Objectives: Students will work in teams to create a Wiki that presents their understanding of aspects of the Jazz Age, and that illustrates the setting of The Great Gatsby.
Maine Learning Results:
A. PROCESS OF READING
10. Analyze how the cultural context of a literary work is evident in the text.
D. INFORMATIONAL TEXTS
1. Scan a passage to determine whether a text contains relevant information.
2. Distinguish between apparent fact and opinion in nonfiction texts.
3. Use discussions with peers as a way of understanding information.
5. Analyze and synthesize the concepts and details in informational texts.
6. Explain how new information from a text changes personal knowledge.
F. STANDARD ENGLISH CONVENTIONS
2. Demonstrate how language usage may depend on the situation.
G. STYLISTIC AND RHETORICAL ASPECTS OF WRITING AND SPEAKING
11. Make effective use of a variety of techniques for introducing and representing ideas and insights in written work and oral presentations.
1. Creativity and Innovation
2. Communication and Collaboration
3. Research and Information Fluency
4. Critical Thinking, Problem Solving, and Decision Making
5. Digital Citizenship
6. Technology Operations and Concepts
Materials and Resources:
For materials, we will use the class set of laptops available by signing out the laptop cart.
For resources, we will use the following Web sites, as well as other related resources selected by students:
A Bio. of America: The Twenties - Transcript
The 1920&30s - Roaring Twenties - The Nineteen Twenties in History
The Internet Guide to Jazz Age Slang
Brunswick Recording Artists of the Mid-1920s - Brunswick Brevities
The Jazz Age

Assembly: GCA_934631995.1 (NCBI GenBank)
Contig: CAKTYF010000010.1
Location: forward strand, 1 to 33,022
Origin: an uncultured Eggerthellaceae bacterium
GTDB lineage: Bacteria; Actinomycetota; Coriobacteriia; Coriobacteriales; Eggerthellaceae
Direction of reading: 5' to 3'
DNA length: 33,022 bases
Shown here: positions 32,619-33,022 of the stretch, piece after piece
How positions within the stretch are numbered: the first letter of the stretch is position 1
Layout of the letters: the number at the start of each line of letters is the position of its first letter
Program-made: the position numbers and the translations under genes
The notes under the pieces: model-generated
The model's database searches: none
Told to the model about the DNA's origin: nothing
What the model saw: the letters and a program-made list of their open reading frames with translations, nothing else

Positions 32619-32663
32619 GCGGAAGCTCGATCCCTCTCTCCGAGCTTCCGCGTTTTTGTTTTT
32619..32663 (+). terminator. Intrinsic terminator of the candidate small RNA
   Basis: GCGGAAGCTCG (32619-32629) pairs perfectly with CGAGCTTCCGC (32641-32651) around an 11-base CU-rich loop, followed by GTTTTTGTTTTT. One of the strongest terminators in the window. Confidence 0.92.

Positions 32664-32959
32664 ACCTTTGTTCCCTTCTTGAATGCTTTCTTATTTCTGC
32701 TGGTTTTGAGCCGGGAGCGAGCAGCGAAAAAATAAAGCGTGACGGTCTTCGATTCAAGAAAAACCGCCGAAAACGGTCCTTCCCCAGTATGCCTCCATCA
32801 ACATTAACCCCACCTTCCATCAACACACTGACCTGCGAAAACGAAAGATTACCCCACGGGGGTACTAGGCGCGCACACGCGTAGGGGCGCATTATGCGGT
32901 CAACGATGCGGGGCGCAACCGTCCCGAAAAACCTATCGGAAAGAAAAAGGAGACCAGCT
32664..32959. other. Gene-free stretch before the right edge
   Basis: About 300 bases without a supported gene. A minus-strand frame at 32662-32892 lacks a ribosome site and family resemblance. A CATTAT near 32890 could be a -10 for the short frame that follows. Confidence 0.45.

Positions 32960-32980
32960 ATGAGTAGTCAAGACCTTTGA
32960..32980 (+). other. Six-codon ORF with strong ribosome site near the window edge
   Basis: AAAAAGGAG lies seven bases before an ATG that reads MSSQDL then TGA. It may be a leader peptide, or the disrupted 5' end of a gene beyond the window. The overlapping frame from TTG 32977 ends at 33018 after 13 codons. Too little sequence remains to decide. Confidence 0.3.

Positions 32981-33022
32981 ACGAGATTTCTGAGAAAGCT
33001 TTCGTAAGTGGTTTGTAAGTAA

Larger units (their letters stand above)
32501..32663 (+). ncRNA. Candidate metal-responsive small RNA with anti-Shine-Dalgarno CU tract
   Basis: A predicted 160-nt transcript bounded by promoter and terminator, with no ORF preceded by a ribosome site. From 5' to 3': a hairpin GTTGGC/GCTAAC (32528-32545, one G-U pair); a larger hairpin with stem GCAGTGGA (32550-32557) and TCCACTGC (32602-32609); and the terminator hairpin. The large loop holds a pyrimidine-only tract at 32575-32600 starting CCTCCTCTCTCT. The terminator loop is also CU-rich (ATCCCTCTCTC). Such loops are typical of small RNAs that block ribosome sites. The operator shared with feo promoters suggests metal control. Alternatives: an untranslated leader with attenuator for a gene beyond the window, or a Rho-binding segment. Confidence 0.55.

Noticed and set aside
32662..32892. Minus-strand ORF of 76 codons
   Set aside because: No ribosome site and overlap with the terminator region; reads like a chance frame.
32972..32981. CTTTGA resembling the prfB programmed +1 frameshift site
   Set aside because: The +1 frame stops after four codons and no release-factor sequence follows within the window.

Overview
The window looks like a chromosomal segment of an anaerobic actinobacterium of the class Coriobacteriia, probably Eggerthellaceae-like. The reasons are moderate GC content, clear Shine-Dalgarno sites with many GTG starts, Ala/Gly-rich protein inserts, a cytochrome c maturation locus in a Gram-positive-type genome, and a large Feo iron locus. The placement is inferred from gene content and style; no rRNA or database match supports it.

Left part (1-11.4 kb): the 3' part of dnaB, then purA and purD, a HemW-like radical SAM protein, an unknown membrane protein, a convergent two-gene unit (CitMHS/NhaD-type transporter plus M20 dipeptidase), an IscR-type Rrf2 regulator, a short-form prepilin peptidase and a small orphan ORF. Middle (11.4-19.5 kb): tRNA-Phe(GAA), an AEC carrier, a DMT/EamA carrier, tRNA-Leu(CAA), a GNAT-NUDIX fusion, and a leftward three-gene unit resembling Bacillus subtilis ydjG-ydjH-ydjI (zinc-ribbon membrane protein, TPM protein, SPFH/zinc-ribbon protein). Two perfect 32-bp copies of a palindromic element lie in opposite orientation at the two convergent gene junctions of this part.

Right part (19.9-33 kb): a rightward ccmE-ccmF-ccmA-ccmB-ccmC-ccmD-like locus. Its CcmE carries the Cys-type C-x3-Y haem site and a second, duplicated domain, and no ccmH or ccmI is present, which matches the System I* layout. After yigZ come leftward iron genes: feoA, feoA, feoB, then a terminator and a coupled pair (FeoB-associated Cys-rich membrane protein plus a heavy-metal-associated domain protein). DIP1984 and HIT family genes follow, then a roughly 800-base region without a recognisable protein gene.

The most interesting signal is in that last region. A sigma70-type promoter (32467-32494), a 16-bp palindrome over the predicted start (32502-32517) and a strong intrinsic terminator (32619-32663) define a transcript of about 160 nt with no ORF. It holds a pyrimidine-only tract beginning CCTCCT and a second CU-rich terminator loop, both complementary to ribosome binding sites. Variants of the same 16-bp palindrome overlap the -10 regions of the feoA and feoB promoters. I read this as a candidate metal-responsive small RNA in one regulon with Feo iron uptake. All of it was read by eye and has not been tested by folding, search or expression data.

1920s Pictures Fashion History
Temperance & Prohibition
1. Anticipatory Set
I will share with students the concept that “collective efforts are exploding online—from the volunteer-written reference site Wikipedia to Google's search engine” (Hof, 2007). I will post a quotation by Best Buy CEO Brad Anderson that “empowering employees to collaborate in unorthodox ways is all about ‘unleashing the power of human capital’” (Tapscott & Williams, 2007) and discuss with them the importance of being able to construct and present information collaboratively. I will ask students about their previous experiences with Wiki and with blogging; and I will share my own recent experiences with these learning tools. Students will be aware that they are learning important 21st century skills as they complete this “constructionist” (Laureate, 2008) learning task.
I will discuss “digital professionalism” (Davis, 2007) with students and “talk about and make clear what is, and is not, acceptable on the wiki” (Davis, 2007). I will let students know that our Wiki is private for our class, and that I am able to receive alerts when changes have been made to the wiki, and to see exactly what changes have been made and by whom (Davis, 2007).
2. Instructional Input
Step 1: The class will be divided into three groups, each of which will create a Wiki to include a page for Twenties Music, Twenties Fashion, Social Issues of the Twenties, Inventions and Technology of the Twenties, Prohibition in the Twenties, and Arts, Literature, and Language of the Twenties. I will give students the rubric with which they will be evaluated. This includes the page categories, and requirements for editing and contributing to the overall Wiki as well.